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Don’t be fooled by the Lib Dems’ fluffy facade

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The newspapers were quick to declare victory for the Liberal Democrats’ Vince Cable in last week’s "Ask the Chancellors" TV debate.
Issue 2195

The newspapers were quick to declare victory for the Liberal Democrats’ Vince Cable in last week’s “Ask the Chancellors” TV debate.

“The consensus tonight … is that ‘King Vince’ was the runaway winner of the first major televised debate,” said the Guardian.

The Independent newspaper gave him four stars, a clear winner.

Even the Sun had a “readers’ panel” fawning over Cable, with a cabbie praising his “radical ideas”.

Vince Cable is widely hailed as “the man who predicted the recession” and a wise economic head who can guide Britain out of it.

There is even wistful talk of him becoming chancellor—that is if some Guardian-reading woolly liberals achieve their dream of a “hung parliament”, handing the Lib Dems the balance of power.

But what the television debate really showed is how little difference there is between the parties on the issue of cuts.

They may disagree about when the cuts should fall, but all three agree that harsh cuts are needed.

The truth about Vince Cable—and the Lib Dems in general—is very different to the fluffy, friendly public image it tries to portray.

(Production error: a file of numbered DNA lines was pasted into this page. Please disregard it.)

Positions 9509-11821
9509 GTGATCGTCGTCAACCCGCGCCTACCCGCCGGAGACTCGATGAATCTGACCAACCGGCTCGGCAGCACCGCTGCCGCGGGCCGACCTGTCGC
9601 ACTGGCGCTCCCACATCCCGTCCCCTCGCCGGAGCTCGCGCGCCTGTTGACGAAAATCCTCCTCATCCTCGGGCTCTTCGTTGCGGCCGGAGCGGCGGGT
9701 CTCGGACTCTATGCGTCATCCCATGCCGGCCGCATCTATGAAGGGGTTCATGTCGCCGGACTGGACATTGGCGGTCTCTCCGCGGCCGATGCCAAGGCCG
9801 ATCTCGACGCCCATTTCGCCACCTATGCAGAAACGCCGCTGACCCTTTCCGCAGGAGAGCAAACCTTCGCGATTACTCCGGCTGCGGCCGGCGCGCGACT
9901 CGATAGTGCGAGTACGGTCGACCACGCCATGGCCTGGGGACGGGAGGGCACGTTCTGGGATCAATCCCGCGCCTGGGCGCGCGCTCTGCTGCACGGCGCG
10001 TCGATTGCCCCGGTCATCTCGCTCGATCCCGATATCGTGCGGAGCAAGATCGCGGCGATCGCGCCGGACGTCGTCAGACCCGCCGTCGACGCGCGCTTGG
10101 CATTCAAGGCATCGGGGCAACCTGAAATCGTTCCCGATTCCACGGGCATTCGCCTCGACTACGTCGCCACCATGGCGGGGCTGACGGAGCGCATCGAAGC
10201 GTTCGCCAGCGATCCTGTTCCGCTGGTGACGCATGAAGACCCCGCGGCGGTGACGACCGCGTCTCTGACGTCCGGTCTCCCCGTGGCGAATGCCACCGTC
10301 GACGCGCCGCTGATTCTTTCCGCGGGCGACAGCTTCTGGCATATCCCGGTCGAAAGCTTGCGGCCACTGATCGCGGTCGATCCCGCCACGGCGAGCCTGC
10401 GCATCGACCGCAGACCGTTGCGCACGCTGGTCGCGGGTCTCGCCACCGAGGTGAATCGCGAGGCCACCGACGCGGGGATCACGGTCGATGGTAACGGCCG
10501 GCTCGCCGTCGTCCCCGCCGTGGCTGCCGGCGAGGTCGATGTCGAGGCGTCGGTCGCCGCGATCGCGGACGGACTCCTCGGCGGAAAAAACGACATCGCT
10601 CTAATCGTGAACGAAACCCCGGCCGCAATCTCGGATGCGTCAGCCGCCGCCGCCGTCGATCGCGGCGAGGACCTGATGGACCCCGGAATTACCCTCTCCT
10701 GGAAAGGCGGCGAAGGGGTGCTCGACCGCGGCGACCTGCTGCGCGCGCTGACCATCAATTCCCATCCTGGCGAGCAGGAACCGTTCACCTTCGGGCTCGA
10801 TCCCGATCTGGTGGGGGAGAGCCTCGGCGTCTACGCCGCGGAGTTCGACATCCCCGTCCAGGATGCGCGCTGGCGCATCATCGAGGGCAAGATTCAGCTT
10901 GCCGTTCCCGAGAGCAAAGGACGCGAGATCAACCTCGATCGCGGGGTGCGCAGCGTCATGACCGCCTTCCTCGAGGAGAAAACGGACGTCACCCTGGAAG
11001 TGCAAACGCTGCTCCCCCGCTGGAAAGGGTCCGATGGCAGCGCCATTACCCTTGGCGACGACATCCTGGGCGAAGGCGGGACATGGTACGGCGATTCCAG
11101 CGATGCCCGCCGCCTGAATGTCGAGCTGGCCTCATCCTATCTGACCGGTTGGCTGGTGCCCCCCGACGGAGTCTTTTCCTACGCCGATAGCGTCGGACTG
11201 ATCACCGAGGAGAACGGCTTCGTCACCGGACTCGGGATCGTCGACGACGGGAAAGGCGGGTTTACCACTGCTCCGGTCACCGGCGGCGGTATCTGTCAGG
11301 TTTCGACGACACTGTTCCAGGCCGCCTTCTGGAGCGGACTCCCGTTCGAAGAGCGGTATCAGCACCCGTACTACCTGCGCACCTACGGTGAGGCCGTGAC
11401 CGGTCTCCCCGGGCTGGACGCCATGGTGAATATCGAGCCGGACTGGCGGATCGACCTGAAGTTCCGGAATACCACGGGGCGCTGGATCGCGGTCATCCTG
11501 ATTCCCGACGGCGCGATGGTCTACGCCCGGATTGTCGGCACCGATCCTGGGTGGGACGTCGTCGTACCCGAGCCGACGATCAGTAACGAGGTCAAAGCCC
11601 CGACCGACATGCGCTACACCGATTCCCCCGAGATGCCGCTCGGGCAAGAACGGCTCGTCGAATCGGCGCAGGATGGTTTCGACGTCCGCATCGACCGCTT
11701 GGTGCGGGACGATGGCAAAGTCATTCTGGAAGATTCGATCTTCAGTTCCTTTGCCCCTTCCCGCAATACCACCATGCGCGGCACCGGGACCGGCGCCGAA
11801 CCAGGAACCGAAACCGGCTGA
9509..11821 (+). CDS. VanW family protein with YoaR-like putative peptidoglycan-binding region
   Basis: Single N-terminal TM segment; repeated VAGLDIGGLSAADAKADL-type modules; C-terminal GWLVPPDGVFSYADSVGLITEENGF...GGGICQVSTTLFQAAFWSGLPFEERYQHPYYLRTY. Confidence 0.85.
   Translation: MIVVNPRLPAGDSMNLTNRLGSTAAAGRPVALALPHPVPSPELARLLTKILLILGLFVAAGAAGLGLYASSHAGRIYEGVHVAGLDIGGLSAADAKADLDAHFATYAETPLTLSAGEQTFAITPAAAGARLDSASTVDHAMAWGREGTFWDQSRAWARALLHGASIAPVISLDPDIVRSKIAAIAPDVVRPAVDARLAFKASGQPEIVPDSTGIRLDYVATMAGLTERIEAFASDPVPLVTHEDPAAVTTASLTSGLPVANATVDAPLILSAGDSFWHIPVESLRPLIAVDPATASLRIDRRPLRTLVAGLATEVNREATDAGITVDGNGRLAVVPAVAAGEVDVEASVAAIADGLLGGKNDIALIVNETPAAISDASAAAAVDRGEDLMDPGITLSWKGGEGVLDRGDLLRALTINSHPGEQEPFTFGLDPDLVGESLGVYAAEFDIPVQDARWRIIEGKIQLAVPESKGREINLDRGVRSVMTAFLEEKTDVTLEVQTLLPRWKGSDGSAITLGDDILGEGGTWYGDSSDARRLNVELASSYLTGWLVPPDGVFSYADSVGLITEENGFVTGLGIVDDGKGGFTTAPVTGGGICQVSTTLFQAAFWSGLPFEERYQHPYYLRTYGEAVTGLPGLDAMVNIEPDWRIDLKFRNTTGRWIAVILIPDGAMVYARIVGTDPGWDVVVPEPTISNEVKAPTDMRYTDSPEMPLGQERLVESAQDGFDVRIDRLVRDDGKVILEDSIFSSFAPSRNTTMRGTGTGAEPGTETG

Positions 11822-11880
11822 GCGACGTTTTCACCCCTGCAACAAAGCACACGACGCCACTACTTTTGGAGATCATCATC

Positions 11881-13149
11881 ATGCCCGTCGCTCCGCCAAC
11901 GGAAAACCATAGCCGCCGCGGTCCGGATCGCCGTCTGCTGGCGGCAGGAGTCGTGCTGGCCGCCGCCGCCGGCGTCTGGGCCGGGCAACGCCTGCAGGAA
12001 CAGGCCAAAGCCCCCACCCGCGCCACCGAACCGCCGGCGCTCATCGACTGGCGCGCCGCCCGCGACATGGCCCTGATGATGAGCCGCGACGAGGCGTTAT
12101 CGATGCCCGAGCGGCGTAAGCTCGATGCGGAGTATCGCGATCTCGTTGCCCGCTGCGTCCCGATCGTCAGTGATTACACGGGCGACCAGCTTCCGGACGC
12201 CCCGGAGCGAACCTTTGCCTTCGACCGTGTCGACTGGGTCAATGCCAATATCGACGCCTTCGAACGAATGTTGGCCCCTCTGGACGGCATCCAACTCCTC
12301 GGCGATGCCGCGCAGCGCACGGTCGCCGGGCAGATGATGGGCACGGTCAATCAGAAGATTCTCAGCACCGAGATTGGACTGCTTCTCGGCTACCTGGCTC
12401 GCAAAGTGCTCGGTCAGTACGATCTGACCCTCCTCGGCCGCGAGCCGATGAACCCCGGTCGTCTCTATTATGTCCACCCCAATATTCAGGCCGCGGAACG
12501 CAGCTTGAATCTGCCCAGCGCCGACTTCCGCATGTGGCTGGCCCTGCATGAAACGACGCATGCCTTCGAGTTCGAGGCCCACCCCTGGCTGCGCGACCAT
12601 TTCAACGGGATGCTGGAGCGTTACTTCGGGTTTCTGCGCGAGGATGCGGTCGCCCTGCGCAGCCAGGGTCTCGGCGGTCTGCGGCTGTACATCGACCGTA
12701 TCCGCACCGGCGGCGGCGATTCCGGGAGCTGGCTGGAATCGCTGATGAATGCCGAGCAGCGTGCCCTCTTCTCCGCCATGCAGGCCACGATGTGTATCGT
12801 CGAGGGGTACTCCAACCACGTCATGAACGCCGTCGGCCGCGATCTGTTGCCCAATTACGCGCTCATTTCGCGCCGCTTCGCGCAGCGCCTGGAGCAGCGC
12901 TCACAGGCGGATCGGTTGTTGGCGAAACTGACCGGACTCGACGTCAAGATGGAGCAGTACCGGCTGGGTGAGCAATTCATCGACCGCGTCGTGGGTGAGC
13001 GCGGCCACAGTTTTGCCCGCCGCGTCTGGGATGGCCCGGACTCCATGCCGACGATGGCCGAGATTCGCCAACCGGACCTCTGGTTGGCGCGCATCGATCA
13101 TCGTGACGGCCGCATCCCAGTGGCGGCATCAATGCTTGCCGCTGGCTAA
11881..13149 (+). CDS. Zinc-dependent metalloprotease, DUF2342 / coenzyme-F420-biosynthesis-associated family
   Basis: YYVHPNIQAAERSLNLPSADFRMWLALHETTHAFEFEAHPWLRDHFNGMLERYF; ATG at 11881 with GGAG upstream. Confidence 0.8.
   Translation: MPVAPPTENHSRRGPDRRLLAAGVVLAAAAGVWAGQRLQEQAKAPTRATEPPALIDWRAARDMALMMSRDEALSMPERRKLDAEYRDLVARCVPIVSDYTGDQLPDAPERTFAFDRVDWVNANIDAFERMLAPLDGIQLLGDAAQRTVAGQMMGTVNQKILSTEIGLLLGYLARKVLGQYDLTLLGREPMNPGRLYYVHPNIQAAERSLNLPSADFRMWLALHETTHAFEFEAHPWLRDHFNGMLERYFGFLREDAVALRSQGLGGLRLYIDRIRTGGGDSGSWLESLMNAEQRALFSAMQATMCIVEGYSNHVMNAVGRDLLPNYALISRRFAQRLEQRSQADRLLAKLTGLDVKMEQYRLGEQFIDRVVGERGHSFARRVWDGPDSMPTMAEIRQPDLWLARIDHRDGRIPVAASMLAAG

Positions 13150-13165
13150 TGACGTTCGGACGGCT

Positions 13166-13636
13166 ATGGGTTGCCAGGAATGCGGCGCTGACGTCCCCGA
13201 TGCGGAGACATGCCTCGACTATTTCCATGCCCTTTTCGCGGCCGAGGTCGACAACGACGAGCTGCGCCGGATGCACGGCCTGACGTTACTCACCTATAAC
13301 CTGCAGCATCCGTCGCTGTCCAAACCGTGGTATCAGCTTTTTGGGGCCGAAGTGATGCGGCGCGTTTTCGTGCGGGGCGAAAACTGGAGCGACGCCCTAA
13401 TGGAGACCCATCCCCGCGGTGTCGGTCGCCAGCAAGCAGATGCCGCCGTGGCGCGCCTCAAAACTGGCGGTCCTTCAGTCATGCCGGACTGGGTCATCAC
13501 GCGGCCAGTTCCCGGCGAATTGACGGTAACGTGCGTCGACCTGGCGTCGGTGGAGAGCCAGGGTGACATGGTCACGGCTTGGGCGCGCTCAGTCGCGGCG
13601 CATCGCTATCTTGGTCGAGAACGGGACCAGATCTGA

Cable was the chief economist for oil company Shell for two years.

He is firmly on the ultra free market wing of the party—represented by the “Orange Book” faction.

In the debate he even equated the Unite union’s funding for Labour with the Tories’ Lord Ashcroft, saying, “We are not beholden to either the super rich or militant unions.”

The reality is that the Lib Dems have no ties to, or interest in, the working class.

It is an opportunist party that will veer wildly left and right depending on what it thinks will bring the greatest electoral advantage.

So yes, it did oppose the Iraq war—until it began—and student top-up fees back in 2003.

But today it is pushing for “savage cuts” which are even harsher than those planned by the Tories.

The party’s record in local councils shows it will often form coalitions with the Conservatives to push through cuts.

Cable wrote in a flagship pamphlet, “If the pendulum swings, it may swing to a combination of Conservatives and Liberal Democrats.”

And Lib Dem leader Nick Clegg has refused to rule out a coalition with the Tories. He recently praised Margaret Thatcher’s “immensely significant” defeat of the miners.

The Lib Dems offer nothing for people looking for an alternative to the betrayals of the Labour Party and the vicious nastiness of the Tories.

They are a rum bunch of Thatcherite wolves in sheep’s clothing who don’t deserve a single working class vote.


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